Math Geek Mom: Winter at Ursuline College
I have never been a huge fan of “time series regression”, as I usually use what is known as “cross sectional analysis” in my own work. The statistical technique of time series analysis allows one to calculate a trend line that professes to explain how something changes over time. As part of the process of calculating this, it is common to remove seasonal influences in the data, to better explain what is occuring. For example, wrapping paper may sell better around December than in June, while bathing suits sell better in July than in November.
I have never been a huge fan of “time series regression”, as I usually use what is known as “cross sectional analysis” in my own work. The statistical technique of time series analysis allows one to calculate a trend line that professes to explain how something changes over time. As part of the process of calculating this, it is common to remove seasonal influences in the data, to better explain what is occuring. For example, wrapping paper may sell better around December than in June, while bathing suits sell better in July than in November. I thought of this effect of seasonal influences the other day while chatting with my students before my statistics class started.
My students spent a few minutes telling me about campus life from their perspective. I was amused to hear what they had to say, and laughed along with them as they filled me in on the details of life at a college that I visit only a limited number of hours a day.
At the center of our campus is a small lake with a fountain in the middle of it. This lake was formed years ago from several streams that used to run through the campus property. Today, it is a large pond that serves as a reflecting pool to the picturesque buildings on campus. Several years ago, our attention was focused on this lake when we all received a message saying that boats were absolutely NOT allowed on the lake. We were confused as to why this note came, until we learned that some students, including some student leaders, had managed to take a small row boat out into the lake, and were caught doing so.
This lake is often visited by geese and ducks on their way through the area. We are all very aware of this, as the geese leave “calling cards” wherever they travel which, are quickly swept away, leaving the campus inviting and safe. Apparently, as my students told me, they also disrupt life in the dorms in what is otherwise a quiet, peaceful campus. My students told me that this time of year, the geese return with loud “honking” that disrupts student sleep, and, I assume, studying. I told my family this story a few nights ago at dinner, complete with my imitation of the geese honking. Both my daughter and husband were amused at my geese sounds, and asked me “how did that go again?” I declined to repeat my imitation, but left them laughing.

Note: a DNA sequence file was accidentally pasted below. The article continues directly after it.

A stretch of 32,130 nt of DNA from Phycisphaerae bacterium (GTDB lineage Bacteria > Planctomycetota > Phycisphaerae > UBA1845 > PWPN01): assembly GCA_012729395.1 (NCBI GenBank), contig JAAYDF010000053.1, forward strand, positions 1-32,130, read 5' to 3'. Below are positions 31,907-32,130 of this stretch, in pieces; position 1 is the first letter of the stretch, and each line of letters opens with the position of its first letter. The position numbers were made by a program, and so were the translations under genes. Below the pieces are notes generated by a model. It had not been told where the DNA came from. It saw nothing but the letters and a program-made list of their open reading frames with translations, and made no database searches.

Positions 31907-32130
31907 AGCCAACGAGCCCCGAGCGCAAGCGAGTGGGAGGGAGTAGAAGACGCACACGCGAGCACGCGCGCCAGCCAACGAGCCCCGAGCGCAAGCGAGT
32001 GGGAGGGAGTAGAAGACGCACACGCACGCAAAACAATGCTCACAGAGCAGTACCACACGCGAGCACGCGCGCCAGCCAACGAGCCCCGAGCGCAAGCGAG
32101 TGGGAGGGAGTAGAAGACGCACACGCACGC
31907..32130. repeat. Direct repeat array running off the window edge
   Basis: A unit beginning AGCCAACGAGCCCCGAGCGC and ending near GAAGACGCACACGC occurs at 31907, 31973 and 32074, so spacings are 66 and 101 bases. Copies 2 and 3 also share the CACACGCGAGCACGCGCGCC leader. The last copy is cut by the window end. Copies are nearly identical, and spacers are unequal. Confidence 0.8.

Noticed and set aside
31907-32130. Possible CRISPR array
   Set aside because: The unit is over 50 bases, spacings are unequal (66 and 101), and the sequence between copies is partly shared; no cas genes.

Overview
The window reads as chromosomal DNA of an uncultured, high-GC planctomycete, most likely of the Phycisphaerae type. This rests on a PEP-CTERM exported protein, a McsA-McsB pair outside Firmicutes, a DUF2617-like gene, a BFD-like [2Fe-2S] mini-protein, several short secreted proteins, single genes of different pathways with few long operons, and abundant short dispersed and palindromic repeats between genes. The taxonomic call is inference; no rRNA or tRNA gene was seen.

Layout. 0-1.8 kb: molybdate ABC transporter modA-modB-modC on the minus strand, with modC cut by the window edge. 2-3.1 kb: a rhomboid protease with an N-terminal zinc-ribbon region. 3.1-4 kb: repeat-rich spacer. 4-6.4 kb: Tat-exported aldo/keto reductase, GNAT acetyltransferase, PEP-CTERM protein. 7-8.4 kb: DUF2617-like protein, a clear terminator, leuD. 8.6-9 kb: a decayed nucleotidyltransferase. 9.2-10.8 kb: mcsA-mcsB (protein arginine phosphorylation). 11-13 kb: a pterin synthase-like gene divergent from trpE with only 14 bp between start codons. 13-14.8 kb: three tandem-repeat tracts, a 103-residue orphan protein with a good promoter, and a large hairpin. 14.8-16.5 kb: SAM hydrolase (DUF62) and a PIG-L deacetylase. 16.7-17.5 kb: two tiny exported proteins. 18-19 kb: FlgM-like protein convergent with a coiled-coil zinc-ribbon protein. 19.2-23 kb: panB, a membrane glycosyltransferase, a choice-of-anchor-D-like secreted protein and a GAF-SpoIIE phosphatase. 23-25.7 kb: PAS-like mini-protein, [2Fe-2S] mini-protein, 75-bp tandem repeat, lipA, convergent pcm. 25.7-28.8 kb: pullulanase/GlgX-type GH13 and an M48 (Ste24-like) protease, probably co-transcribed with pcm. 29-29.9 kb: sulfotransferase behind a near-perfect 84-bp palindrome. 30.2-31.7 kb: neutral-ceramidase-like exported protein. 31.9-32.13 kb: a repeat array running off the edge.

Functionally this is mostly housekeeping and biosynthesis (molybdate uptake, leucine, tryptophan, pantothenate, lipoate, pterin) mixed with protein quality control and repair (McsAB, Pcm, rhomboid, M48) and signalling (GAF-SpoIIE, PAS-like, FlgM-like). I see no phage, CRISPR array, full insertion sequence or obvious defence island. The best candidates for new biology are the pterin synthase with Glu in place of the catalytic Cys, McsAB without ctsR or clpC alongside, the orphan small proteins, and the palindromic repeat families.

Although the geese are back from their migration, it is still very much winter on campus, with trees covered with ice and snow. At times this leads to difficulty with students getting to campus, and one of my morning classes has set up a “phone tree” so we can notify each other if I can’t make it on time to class. I have never actually used this, but it is nice to know that it exists, in case I get stranded on the highway in the course of my commute. I was therefore very surprised the other day to receive a text message saying that class was cancelled, signed “Dr. E.” I am still investigating the origin of that message, but suspect it is the reason my class was particularly poorly attended that day. So far, no one admits to playing any role in its creation.
This past week, I received an e-mail from a commuter student explaining to me why she was not in class. It seems that she had been frozen out of her car, and, in an attempt to get into it, had locked herself out with the car running. She managed to get back into her apartment, but was still waiting for help in getting into her car by the time our class started. It reminded me of a similar experience I had while in graduate school, one that left me with only one unfrozen way into my car; the trunk. Did you know that you can crawl into a car from the trunk of a car (or at least, from the trunk of that car from the 1980s)? I managed to do that, and get the car running until it defrosted, allowing me to make it to my class.
Officially, spring begins in a few weeks. Having lived in Ohio for more than two decades, I know that I can’t expect flowers and green trees immediately. However, soon the ice and snow will melt and tiny light green buds will appear on the trees around campus. It will not be long then until something else appears on campus; mortar boards on our graduating seniors. I look forward to that happy day.
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